Fall 2016 / Issues / Poetry / Poetry 2016 / Volume 47

He was everything to me, for a brief, blazing time in my life–Nicholas Twemlow

in memory of my cousin, Finn O’Neill

We can begin the process of brushing
Hong Kong from our shirt folds
As it flakes into our wonderful
Futureless past. Some kind
Remark you made on my elegance
Really stuck with me & I’d like to think
Everything changed, but nothing
Ever really does. That’s so tired
A position, your Mum grieves,
Your sister disbelieves,
Your father turns over in a box
Aflame in the Philippines.
All the world’s ablaze right now.
Except, of course, it’s not.
It’s been thirty years since you
Flew in & the life I had yet to live
Had yet to falsify
Continues to record. All this
Data busting the seams.
There was your smile,
Etched into the mantle above
The fireplace, it talked
Me out of so many
Worries, but the worries
Always came back
With the speed & clarity
Of a wolf’s howl under
A harvest moon on a t-shirt
In a truck stop. Who are you,
Anymore? Dust?
Your mother fetal on the floor
Next to your bed? Your sister
Tearing up her house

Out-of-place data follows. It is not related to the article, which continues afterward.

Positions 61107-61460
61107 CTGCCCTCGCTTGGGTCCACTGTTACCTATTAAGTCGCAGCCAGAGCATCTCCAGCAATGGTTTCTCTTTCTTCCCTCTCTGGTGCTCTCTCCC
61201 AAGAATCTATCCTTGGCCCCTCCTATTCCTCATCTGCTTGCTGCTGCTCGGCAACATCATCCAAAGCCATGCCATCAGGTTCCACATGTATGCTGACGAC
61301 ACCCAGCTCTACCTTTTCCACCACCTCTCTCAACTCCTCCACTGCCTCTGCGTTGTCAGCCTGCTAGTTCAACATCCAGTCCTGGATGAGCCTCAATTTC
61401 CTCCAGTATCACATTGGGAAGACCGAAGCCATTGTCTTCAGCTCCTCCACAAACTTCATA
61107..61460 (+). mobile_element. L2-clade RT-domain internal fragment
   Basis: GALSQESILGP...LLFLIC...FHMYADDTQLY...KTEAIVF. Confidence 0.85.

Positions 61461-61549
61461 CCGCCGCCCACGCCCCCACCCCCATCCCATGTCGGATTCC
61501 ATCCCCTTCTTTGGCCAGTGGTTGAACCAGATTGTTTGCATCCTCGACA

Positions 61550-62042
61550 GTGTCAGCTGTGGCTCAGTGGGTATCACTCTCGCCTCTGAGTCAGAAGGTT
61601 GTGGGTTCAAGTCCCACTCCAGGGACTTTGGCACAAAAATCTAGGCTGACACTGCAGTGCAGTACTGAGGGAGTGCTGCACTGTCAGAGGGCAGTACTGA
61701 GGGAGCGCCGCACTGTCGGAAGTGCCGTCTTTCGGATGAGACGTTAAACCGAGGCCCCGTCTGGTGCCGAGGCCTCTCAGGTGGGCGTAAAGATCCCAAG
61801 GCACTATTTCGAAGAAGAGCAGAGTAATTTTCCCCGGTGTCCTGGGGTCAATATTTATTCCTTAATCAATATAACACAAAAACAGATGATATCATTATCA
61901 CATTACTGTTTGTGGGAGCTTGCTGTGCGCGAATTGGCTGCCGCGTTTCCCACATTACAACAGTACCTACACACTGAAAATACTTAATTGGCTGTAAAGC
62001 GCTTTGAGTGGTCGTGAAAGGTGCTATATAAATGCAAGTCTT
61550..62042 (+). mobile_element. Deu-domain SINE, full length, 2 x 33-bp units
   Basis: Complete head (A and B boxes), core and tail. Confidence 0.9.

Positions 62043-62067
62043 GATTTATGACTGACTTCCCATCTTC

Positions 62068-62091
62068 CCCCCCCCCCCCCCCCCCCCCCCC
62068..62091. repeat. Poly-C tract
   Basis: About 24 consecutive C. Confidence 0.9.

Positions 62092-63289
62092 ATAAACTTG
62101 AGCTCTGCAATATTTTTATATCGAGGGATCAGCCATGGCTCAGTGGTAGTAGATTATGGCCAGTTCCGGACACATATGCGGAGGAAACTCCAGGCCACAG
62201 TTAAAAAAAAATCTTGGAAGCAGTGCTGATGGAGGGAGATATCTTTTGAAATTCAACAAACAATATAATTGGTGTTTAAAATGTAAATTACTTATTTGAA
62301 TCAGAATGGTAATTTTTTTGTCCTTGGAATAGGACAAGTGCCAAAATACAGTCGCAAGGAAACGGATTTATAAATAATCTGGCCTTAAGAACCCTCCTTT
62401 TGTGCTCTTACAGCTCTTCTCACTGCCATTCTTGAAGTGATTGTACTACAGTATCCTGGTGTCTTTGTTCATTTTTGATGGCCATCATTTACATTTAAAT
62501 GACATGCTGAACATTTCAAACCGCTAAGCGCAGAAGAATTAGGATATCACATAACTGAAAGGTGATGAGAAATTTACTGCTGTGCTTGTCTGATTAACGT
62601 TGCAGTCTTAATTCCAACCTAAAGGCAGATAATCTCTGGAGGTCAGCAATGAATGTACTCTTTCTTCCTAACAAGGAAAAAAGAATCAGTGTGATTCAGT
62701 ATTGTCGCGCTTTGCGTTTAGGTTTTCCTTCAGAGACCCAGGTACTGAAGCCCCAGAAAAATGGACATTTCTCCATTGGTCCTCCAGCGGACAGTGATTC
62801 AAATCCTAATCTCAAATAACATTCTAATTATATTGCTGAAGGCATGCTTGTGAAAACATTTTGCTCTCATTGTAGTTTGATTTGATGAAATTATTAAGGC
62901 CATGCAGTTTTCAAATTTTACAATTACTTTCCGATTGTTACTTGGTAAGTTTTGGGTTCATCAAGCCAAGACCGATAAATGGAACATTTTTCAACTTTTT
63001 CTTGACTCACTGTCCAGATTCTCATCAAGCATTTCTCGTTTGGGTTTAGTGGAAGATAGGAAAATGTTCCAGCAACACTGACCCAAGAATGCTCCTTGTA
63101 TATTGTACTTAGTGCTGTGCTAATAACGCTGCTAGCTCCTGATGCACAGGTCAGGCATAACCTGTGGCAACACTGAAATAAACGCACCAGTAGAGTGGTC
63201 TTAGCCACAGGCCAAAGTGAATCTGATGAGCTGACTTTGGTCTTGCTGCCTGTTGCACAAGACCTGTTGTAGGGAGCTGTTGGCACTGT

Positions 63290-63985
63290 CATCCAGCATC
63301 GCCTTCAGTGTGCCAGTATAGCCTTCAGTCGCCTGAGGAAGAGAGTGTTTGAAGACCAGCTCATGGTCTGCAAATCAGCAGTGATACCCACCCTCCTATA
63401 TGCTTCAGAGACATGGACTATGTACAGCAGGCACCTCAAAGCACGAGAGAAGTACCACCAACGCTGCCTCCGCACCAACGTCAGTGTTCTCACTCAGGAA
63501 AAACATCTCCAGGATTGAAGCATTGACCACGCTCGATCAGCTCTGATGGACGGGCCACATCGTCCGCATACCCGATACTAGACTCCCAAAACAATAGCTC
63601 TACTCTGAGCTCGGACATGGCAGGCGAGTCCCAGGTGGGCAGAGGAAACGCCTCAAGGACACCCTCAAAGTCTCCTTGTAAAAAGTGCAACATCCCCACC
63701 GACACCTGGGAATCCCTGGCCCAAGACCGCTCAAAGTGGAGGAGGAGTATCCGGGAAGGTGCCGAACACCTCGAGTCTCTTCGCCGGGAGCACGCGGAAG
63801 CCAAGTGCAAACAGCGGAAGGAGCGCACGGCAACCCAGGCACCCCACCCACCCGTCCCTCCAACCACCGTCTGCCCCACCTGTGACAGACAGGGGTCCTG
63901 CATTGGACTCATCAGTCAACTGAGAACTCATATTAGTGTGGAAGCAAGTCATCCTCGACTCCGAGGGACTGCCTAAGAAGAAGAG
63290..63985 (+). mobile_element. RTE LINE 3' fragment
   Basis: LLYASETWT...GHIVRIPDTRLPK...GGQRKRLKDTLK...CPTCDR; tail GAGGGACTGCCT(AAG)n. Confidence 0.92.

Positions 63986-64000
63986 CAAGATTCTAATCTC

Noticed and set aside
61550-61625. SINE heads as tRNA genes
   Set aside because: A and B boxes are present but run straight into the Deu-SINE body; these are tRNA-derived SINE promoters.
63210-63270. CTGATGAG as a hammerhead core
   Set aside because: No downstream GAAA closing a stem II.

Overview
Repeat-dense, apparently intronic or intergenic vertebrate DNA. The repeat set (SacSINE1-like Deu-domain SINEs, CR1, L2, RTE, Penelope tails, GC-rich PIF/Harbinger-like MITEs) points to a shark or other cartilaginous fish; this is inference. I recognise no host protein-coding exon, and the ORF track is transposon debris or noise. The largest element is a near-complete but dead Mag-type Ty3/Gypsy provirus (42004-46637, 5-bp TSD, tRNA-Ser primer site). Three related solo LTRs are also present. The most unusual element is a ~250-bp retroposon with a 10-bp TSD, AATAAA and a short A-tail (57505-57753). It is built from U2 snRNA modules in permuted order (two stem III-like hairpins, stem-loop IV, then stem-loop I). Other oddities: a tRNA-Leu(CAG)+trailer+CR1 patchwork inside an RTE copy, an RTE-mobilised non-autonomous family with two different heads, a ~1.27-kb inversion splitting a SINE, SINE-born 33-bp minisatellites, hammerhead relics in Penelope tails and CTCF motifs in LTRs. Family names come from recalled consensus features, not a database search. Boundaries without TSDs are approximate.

In search of anything you might’ve
Touched. How did you do it,
Isolate flower, this method
Of self-annihilation? I mean,
We all do it in some way.
I just brushed against a pedestrian
With my car he was plugged
Into his soundtrack walling him off
His phone throwing so many
Voices at once I felt nauseated
After he walked off the curb
Into my path I didn’t
So much brush against him
As smashed him so hard
There was nothing left
Over except a palm’s worth
Of gold dust glinting in this
Smash of sunlight
So specific to the Midwest,
A day like this, that is,
When anything has happened
So many times already.
I see you, Finn, deep in mind,
Glowing at your edges
Like the astral I don’t
Know what else did I not
Know about you besides
Everything, but I am certain
Your Mum & sister
Are emptied out no matter
How prepared they’ve been
In withdrawal from you
For so long they shake
So violently
They appear still.

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